Thing is, that experience is only open to 30 riders shelling out $3,000 each plus airfare. So I’ll share my recent factory tour with the rest of you.
This time, I was able to take photos in the factory, something I had not been allowed to do in over a decade, although there were still some sections I could not see, and some areas I could see but couldn’t photograph. In the mid 1990s when Campagnolo parts were primarily made of forged aluminum (forged outside by subcontractors and finished by Campagnolo) with steel or titanium bolts and pins, I was allowed to publish photos in VeloNews that I’d taken in the factory; I was not, however, allowed to see assembly of Ergo Power levers. But with the advent of carbon-fiber parts, Campagnolo closed the entire factory to photography and blocked visitor access to carbon-fiber production and research areas.
This time, I was able to see some carbon-fiber production, something that was not allowed when I last toured the factory in 2009. EPS (electronic) system components are made in Vicenza, but I was not allowed to see them being made, and carbon production was off-limits for photography.
Campagnolo claims to be the only global component manufacturer in the western hemisphere. Its sales have risen significantly for the past few years, despite a poor Euro exchange rate that punishes European producers. The growth can be attributed to pioneering 11-speed drivetrains, often beating competitors in weight, growing the Fulcrum wheel brand, moving aggressively forward with EPS electronic components, and following the popularity of gravel-road events with three complete triple-crank groups.
Seventy percent of Campagnolo sales are in Europe, but a 33 percent increase in 2011 sales in Japan promises to slightly shift that number. OE sales (i.e., for assembly on complete bicycles) account for 30 percent of the company’s sales.
Campagnolo has three factories: its original one on Via della Chimica in Vicenza, which employs 350 people, and two Romanian factories. MechRom 1, founded in 2005, employs 349 people, while MechRom 2, which opened its doors in 2011, has a 37-person workforce building carbon and aluminum wheels.
Like any factory making hardware, this one in Vicenza makes a lot of banging and whirring noises. The machines run 24 hours a day, with workers putting in three 7.5-hour shifts daily. There is a big difference in the machines, however, from my first visits there over 20 years ago.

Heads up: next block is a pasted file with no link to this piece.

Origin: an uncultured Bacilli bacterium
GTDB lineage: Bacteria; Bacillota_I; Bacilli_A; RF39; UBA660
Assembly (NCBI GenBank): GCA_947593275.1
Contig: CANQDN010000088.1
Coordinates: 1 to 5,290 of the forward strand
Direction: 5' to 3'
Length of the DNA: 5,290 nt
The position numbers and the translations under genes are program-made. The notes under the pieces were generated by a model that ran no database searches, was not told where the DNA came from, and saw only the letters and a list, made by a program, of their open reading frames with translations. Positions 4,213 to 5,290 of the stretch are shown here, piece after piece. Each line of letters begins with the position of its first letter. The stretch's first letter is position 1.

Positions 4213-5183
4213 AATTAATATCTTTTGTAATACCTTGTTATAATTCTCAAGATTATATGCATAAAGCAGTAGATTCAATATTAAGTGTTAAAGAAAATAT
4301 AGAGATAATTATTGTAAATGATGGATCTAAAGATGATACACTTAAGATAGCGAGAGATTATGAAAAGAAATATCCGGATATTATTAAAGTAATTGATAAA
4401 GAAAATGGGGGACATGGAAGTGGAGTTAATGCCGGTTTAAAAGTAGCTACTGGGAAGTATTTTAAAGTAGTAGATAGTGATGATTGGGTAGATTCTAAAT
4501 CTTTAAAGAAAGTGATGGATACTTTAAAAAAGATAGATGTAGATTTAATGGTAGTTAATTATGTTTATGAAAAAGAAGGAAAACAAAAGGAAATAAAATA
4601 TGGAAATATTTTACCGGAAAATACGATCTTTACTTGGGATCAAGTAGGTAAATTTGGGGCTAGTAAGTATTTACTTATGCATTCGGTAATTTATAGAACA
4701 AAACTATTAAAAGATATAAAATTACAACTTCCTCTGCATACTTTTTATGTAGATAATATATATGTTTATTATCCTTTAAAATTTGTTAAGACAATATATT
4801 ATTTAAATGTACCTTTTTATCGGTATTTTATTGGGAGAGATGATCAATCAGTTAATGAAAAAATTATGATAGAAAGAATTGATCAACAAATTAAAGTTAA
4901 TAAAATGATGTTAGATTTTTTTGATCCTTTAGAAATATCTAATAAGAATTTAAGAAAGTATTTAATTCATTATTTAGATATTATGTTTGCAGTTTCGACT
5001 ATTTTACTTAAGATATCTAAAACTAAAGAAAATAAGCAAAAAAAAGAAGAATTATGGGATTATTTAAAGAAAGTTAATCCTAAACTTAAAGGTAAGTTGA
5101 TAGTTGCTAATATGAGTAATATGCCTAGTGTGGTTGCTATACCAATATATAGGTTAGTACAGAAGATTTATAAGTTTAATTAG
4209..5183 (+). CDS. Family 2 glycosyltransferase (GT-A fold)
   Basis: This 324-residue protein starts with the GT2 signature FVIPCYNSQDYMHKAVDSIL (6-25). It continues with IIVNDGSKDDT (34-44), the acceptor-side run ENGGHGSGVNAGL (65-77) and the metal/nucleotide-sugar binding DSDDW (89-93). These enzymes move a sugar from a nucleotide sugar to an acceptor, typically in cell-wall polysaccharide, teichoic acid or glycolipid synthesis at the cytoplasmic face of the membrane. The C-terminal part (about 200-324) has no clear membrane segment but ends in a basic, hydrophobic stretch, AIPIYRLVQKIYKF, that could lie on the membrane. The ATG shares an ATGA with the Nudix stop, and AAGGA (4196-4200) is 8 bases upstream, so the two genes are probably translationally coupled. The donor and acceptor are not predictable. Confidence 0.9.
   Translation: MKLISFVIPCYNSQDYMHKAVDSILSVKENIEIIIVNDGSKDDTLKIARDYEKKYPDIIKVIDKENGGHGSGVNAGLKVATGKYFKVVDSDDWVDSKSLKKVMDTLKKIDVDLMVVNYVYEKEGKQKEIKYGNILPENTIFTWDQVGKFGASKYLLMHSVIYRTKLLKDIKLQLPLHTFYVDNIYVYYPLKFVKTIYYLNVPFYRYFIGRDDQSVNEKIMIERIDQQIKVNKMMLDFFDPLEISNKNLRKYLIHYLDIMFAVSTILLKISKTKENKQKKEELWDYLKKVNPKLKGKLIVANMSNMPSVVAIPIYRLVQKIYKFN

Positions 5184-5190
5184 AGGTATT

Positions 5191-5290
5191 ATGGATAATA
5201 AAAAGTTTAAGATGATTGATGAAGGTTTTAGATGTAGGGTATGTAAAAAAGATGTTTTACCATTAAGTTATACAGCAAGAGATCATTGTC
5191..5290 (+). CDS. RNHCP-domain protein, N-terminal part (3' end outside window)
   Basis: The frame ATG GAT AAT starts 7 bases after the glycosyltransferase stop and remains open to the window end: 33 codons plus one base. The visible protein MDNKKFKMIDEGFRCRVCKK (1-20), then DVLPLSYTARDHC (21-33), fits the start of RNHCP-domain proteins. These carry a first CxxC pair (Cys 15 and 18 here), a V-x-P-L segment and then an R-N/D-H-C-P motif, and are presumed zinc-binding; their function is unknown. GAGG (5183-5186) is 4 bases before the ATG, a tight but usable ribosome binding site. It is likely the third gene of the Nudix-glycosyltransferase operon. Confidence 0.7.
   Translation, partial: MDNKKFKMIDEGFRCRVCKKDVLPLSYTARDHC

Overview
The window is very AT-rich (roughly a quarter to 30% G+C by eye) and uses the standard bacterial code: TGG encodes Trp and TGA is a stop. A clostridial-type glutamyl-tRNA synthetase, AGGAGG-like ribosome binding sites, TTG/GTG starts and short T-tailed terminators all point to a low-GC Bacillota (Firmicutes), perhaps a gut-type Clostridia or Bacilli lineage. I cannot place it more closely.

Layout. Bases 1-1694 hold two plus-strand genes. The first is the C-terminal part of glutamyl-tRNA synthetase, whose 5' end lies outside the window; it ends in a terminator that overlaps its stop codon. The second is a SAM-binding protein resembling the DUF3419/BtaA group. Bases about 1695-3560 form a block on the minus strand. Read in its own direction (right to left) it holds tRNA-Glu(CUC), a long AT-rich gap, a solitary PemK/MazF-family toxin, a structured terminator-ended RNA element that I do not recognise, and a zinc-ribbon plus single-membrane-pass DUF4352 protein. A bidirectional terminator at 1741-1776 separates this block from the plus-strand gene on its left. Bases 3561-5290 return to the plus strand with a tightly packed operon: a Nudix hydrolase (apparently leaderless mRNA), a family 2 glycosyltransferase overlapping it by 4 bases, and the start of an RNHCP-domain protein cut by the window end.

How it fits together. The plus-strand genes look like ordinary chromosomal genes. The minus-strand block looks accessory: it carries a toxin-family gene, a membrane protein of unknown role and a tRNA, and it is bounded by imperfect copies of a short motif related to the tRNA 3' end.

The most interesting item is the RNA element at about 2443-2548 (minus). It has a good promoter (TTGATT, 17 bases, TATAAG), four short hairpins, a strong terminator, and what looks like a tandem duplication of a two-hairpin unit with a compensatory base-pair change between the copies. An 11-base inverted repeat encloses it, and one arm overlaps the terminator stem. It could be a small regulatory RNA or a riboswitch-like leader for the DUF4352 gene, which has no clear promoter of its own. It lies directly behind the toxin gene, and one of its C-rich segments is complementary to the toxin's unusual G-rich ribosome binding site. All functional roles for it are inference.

In those days, Campagnolo did not make chains or stamp out its own cogs, so there were not the huge stamping presses or the completely automated chain-production lines that can be heard busily pounding steel and titanium and rapidly snapping pins into chains. Furthermore, rather than operators machining parts at small milling machines and having lathes peppered throughout the factory, super high-tech CNC (computer numeric control) machines now automatically crank out parts faster, precisely to the specifications programmed into them.
Central to the factory both in location as well as in importance is a test lab and quality control department, and these areas also have advanced greatly from the versions of 20 years ago. In there, engineers precisely measure adherence to specifications, and machines constantly drive wheels and drivetrains in all sorts of conditions. Test machines even repeatedly run the Campagnolo iconic corkscrew through its paces to make sure that it will hold up through a lifetime of wine drinking.
The EPS electronic group is tested at both low and high temperatures and in the wet. The tests ensure that it offers flawless performance at 14 degrees to 122 degrees Fahrenheit. The battery is tested to ensure that it holds a charge from -4 degrees to 176 degrees. Test machines simulate riding in water and mud, and electronic components must be able to run continuously for a week underwater before they pass inspection.
Campagnolo test engineers can mimic six months of riding on an entire bicycle drivetrain in only two days in the lab. The tests are entirely objective, and Campagnolo tests its own components as well as SRAM and Shimano components this way.
Campagnolo has built a number of data-recording bikes, and technicians compare six months of telemetry data from the bikes with perception data recorded by the riders of the bikes. The equipment records the bike speed and the positions of the derailleurs and front and rear hubs. Using the data, Campagnolo engineers built test machines to duplicate the conditions the bikes experience on the road.
A bike with data-acquisition equipment on board was ridden at speed on the cobbles of Paris-Roubaix. The data was digitized and those same conditions are simulated in the Campagnolo lab.
Campagnolo’s recently implemented “tribal marketing” approach attempts to connect people, their passion for cycling, and its brand together. Opening the factory to the press, OE manufacturers, distributors, dealers, and riders is part of that new corporate approach. May you be one of the fortunate 30!